• Dry-year proportional reduction of reservoir space for salmonid flows and irrigation is essential. First fill as requested by irrigation interests is unacceptable.

Also check out this article about the issue originally published by H. Tom Davis the Native Fish Society's Deschutes River steward in Salmon Trout Steelheader:

Deschutes River Reintroduction

Tuesday, October 4, 2011

Dam Removal Getting Underway on White Salmon

photo from The Columbian

Change is underway on the White Salmon River. Salmon are spawning above Condit Dam for the first time in 100 years and engineers are busy demolishing the dam in prep for October 26th, when the final 15 feet of Condit dam will be blasted away finally removing the antiquated dam. The Chinook are spawning above the dam thanks to an effort by US Fish and Wildlife Service biologists who rounded up a dozen pairs of fall chinook staging in the Lower White Salmon.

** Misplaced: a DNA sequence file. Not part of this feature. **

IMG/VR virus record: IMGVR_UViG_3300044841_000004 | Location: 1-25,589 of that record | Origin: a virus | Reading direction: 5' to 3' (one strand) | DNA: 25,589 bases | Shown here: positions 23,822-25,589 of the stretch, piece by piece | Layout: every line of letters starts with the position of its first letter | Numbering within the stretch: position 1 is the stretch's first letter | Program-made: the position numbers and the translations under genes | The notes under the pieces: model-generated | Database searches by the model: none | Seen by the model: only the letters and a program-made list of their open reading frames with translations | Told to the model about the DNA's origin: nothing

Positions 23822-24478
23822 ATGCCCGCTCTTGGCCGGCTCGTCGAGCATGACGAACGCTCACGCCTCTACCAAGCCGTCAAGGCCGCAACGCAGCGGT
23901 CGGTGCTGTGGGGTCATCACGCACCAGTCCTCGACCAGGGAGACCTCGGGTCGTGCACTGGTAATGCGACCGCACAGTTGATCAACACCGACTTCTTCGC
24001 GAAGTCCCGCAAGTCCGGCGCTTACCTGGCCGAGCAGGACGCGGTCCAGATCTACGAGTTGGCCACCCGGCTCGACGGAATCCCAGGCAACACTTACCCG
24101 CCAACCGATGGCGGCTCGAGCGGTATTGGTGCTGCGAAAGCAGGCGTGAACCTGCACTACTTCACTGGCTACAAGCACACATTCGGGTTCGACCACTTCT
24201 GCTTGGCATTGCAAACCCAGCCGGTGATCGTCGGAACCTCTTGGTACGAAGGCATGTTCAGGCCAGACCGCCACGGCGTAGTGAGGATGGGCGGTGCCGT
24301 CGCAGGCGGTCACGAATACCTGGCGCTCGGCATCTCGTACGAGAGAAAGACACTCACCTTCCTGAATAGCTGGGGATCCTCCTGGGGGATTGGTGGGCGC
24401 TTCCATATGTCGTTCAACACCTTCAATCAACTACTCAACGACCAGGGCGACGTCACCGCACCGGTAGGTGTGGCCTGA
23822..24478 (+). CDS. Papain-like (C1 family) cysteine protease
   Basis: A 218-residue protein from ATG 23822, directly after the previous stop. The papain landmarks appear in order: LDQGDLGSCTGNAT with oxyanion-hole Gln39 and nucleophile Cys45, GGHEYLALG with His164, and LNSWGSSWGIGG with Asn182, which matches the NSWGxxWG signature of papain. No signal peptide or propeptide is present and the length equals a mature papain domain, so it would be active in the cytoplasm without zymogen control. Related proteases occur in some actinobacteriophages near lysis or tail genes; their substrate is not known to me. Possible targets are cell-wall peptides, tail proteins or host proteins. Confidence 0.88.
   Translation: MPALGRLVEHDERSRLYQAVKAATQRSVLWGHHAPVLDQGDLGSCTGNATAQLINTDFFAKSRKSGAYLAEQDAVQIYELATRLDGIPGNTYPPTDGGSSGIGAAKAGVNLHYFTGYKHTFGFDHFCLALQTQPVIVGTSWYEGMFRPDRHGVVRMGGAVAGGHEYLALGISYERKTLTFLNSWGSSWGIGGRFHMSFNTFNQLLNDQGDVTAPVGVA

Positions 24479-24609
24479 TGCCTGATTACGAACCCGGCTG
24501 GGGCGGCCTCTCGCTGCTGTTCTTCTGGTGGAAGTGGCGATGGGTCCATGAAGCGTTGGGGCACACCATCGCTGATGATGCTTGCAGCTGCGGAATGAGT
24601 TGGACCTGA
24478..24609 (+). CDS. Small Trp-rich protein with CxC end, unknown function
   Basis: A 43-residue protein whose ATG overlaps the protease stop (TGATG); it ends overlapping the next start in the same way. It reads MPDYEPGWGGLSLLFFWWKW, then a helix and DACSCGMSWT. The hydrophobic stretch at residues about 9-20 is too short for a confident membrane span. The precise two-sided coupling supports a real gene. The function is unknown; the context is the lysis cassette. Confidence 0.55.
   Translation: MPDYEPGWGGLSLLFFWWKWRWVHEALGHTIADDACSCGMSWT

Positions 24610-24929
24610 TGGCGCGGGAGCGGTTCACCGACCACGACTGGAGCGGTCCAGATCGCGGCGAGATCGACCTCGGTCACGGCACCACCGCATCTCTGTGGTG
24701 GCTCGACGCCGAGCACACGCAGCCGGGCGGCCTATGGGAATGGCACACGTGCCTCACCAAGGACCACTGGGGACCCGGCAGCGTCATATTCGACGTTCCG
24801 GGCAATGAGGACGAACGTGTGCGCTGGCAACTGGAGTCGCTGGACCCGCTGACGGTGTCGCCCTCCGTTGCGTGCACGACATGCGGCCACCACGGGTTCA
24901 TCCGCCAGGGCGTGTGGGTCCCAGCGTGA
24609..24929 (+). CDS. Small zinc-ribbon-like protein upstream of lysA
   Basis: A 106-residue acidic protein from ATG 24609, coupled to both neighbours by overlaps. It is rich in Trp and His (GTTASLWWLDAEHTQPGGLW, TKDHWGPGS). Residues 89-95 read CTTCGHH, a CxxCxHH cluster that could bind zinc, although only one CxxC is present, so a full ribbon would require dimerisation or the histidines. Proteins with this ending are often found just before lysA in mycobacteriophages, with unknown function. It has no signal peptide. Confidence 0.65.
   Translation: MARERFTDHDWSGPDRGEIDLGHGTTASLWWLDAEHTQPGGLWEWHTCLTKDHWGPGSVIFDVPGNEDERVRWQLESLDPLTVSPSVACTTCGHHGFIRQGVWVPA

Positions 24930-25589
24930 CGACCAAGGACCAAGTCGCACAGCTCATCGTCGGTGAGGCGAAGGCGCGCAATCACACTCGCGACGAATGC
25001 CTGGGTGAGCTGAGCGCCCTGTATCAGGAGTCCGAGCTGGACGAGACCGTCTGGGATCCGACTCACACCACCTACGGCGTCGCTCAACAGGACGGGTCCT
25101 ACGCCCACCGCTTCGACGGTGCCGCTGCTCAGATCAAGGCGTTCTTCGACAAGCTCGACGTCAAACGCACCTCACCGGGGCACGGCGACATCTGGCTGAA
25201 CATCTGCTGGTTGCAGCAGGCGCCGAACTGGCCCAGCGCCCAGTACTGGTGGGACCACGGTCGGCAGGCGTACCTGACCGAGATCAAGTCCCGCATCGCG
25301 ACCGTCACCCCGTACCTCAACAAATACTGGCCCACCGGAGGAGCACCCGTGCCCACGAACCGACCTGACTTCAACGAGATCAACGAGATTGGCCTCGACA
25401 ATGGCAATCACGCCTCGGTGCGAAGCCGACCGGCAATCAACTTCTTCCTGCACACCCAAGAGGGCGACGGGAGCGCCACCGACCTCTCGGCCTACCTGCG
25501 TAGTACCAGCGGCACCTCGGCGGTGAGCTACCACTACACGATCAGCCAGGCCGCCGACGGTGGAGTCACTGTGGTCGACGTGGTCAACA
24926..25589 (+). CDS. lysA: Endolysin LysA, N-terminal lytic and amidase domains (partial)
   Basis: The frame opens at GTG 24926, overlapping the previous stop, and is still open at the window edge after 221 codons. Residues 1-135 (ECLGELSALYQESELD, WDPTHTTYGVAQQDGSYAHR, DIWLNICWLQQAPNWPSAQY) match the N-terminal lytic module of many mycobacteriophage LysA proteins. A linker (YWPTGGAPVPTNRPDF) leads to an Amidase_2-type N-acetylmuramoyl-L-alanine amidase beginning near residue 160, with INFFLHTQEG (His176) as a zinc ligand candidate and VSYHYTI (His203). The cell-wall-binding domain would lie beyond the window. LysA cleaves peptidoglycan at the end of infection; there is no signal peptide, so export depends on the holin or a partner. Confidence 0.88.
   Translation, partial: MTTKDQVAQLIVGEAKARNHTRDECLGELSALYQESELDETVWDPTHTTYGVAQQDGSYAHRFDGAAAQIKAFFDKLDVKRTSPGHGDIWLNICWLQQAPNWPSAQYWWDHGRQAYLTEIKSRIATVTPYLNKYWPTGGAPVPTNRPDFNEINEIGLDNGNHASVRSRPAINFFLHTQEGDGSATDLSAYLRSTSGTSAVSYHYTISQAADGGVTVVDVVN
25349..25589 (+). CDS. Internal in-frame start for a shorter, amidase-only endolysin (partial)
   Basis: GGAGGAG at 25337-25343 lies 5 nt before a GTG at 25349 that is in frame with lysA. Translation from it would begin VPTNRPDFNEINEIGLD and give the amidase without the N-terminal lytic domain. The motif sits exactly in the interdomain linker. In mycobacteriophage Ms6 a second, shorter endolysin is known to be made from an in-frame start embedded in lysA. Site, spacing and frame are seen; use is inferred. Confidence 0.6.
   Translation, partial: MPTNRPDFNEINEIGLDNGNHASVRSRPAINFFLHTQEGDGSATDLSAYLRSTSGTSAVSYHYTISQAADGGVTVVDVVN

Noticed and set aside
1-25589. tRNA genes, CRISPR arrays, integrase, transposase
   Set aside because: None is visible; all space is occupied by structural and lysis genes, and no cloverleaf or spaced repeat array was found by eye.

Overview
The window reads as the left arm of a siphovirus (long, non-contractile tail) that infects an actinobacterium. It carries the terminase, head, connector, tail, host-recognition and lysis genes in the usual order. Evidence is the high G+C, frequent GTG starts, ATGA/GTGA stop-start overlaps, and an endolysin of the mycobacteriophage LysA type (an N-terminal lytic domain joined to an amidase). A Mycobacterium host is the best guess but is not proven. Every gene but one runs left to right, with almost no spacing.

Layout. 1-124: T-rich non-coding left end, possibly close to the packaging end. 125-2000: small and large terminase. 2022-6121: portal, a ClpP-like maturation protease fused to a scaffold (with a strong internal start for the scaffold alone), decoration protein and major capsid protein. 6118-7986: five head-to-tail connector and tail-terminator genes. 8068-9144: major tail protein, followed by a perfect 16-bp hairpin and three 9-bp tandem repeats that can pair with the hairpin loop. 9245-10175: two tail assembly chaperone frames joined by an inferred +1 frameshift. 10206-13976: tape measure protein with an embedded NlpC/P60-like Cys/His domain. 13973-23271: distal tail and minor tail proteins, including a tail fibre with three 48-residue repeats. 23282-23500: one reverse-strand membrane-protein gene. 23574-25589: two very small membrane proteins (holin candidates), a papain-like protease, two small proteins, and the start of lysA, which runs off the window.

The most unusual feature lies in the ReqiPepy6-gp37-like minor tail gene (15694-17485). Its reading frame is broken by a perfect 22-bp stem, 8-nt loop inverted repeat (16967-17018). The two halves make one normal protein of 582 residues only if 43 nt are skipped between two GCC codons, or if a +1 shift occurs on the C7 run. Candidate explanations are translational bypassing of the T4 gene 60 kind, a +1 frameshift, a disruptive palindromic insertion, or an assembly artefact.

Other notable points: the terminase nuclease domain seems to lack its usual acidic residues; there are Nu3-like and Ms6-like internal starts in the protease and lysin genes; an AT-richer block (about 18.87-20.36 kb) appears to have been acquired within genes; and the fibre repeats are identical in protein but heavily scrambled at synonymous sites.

For salmon in the White Salmon passage the fish above the dam is a win win, providing natural colonization opportunities above the dam and ensuring that their offspring are not subject to the harsh conditions in the lower White Salmon as stored sediment quickly works its way out of the system.

Biologists hope to capture at least 500 of the estimated 2000 fall chinook which return to the Lower White salmon and pass the fish above the dam. Check out this article in the Columbian for more information detailing the capture effort and why biologists opted to allow salmon and steelhead to colonize the river naturally. Biologically, the situation on the White Salmon is very similar to that on the Elwha; small populations of wild salmon persist below the dam, fish which given access to the upper watershed will colonize and thrive. Unfortunately the management of the two systems couldn't be more different and currently the plan on the Elwha is to release nearly 4 million hatchery fish throughout the period following dam removal.